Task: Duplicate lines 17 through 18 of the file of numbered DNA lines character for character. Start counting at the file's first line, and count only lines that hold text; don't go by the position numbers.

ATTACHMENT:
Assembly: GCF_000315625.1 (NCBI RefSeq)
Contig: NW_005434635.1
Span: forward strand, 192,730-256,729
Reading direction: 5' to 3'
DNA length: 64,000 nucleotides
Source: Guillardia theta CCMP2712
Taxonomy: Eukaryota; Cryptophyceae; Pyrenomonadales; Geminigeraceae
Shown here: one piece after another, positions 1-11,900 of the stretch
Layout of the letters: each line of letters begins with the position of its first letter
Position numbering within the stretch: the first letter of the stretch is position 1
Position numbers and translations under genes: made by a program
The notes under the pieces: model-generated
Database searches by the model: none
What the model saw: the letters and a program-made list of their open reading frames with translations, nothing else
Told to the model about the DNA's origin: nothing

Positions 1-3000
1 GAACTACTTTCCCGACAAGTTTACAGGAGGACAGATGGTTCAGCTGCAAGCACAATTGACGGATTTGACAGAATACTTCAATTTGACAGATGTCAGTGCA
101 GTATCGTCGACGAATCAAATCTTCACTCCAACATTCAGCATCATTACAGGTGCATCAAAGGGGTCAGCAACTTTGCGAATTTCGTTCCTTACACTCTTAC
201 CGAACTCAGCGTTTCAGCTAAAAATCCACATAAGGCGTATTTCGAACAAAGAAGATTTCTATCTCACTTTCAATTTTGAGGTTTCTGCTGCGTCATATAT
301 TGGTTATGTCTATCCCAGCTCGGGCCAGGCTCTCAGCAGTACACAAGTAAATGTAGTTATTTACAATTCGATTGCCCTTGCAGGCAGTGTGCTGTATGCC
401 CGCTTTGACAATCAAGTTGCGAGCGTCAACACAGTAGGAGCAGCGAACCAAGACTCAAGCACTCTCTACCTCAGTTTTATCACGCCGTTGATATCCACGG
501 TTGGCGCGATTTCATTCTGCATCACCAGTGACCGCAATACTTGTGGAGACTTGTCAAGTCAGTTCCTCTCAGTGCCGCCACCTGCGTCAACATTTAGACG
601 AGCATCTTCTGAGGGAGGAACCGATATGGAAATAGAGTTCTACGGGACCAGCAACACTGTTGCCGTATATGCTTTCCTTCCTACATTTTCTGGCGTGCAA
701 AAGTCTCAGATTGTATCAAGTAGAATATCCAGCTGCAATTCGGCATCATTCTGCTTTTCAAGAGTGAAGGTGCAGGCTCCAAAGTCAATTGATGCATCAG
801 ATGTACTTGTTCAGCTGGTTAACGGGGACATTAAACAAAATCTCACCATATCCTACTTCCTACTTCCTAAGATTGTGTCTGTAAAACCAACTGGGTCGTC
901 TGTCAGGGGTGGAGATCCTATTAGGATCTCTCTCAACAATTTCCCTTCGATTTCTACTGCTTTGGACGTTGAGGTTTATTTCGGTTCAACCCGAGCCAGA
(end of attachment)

1 GAACTACTTTCCCGACAAGTTTACAGGAGGACAGATGGTTCAGCTGCAAGCACAATTGACGGATTTGACAGAATACTTCAATTTGACAGATGTCAGTGCA
101 GTATCGTCGACGAATCAAATCTTCACTCCAACATTCAGCATCATTACAGGTGCATCAAAGGGGTCAGCAACTTTGCGAATTTCGTTCCTTACACTCTTAC